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Did you make your Hobo Stove yet?

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posted on Sep, 29 2011 @ 10:26 AM
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The ancestry of the hobo stove can be traced back to the invention of the No. 10 tin can. The device became prominent during America's Great Depression, an economic tragedy that thrust a great many people into the unfamiliar role of hobo's, making them take advantage of whatever resources appeared

a staple of depression eara survival.


Source infoark.org...

ADMIN NOTE: DO NOT COPY/PASTE content here without following the Creative Commons Deed and our rules for doing so.
edit on 9-29-2011 by Springer because: (no reason given)




posted on Sep, 29 2011 @ 10:36 AM
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reply to post by DaddyBare
 


Nope, I haven't, never knew about this.

Very cool and useful info, thanks


S & F
edit on 29-9-2011 by Pixie777 because: eta



posted on Sep, 29 2011 @ 10:44 AM
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reply to post by DaddyBare
 


Why yes I did.


The paint is all burnt off of it now thankfully.

The fan has since been upgraded to steel.




posted on Sep, 29 2011 @ 10:47 AM
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I have heard of this one but have yet to try it. whats the word on heating materials, anything from candles to dry twigs? there is a problem nowadays with galvanized can's also if I recall, though I have seen more than one sucsessful attempt at this on the youtube.

semi-on topic, ats radio guys said there is an 'unleashed' survival based show on one day or another, if anyone knows how to grab one of the podcasts, or what day and times its on U2U me and keep this thread on topic =)



posted on Sep, 29 2011 @ 10:48 AM
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Good post.

You can make a simple lasting burner for this from a standard square tobacco tin.

1 - Remove lid.
2 - Cut corrugated cardboard strips the where the thickness is the same depth as tin.
3 - Coil cardboard strips around inside of tin, and spiral into the centre.
4 - Take some candles and melt the wax into the tin over the carboard until the tin is full to just below the cardboard.

(a blowtorch speeds this up)

you can then light the cardboard and it acts as a big wick burning the candle wax slowly, easy to light and when your done just drop the lid back on top to extinguish. Over time (hours of burning the wax will burn off) simply melt a fresh candle in the top to top up.



posted on Sep, 29 2011 @ 10:48 AM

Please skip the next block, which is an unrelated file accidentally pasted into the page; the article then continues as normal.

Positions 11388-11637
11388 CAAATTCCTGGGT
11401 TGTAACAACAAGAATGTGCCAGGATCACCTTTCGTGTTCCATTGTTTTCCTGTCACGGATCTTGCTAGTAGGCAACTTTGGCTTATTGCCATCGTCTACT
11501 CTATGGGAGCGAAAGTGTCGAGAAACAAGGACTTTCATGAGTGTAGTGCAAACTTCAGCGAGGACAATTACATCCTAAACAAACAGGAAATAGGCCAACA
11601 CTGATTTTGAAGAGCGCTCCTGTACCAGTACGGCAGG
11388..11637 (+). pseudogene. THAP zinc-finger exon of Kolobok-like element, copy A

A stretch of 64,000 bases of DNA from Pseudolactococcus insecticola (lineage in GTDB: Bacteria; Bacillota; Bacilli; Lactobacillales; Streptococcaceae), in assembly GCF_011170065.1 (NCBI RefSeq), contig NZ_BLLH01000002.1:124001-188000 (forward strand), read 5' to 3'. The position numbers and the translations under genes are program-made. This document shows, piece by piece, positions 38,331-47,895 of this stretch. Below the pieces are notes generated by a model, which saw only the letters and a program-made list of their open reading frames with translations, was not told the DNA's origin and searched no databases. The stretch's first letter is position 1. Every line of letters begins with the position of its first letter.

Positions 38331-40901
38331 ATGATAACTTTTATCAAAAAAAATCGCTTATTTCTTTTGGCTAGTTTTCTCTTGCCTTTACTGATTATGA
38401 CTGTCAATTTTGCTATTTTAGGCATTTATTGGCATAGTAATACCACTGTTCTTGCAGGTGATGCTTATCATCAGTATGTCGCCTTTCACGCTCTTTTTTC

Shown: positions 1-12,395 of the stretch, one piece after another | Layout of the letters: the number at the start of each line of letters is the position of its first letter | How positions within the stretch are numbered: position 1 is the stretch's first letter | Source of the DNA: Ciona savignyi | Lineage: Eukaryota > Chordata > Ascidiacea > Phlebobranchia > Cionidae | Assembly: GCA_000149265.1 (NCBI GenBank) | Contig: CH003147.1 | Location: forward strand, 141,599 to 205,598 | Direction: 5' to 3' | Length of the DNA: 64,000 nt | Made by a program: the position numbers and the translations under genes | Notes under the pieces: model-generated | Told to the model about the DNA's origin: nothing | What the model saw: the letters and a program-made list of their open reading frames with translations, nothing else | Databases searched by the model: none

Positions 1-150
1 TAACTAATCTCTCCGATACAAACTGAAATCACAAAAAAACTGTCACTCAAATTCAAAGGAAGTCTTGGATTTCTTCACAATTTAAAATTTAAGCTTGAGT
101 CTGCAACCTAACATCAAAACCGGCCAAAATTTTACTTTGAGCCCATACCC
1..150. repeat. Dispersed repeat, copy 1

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reply to post by DrumsRfun
 


Ya know last night I was going to make one and show each stage of construction... but wouldn't ya know it... the wife doesn't buy coffee in metal cans anymore... I guess I'll be the one standing alone in a field with the plastic folgers can crying WTF do I do now???



posted on Sep, 29 2011 @ 10:51 AM
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what about a different sort of can daddybare? for example, tinned beans

or a yet to be used oil drum for big scale. (though i'm not sure where one of those would be.)



posted on Sep, 29 2011 @ 10:53 AM
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reply to post by DaddyBare
 

DaddyBare, excellent post again.

The survival items you show are so easy but important. I have used the hobo stove before with "sterno" but I know it would work with any heat source. If anyone wanted to use one of these for the first time you might want to get some extra cans to pratice with or just have an extra one for a friend.

Next time I'm hanging out in the woods. I'm taking you with me...



posted on Sep, 29 2011 @ 10:57 AM
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off-topic post removed to prevent thread-drift


 



posted on Sep, 29 2011 @ 11:00 AM
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reply to post by whatsinaname
 


Can sizes in the United States have an assortment of designations and sizes. For example, size 7/8 contains one serving of half a cup with an estimated weight of 4 ounces; size 1 "picnic" has two or three servings totalling one and a quarter cups with an estimated weight of 10½ ounces; size 303 has four servings totalling 2 cups weighing 15½ ounces; and size 10 cans, most widely used by food services selling to cafeterias and restaurants, have twenty-five servings totalling 13 cups with an estimated weight of 103½ ounces (size of a roughly 3 pound coffee can).

the big ones no# tens typically have a higher tin content... the reason we use both lids in this design is so as not to burn through the top... and it disperses the heat better... smaller can tend to have a higher aluminum content and will melt... bigger is better... the idea here is to reuse... but you could buy an empty paint can and make your stove from that... we used to field improvise them from ammo cans too... and their not round at all...

so for your second question...

So TUNE IN THURSDAY @ 8:00PM EASTERN via illustrial.net and give us some listeners while you learn and expand your knowledge along the way.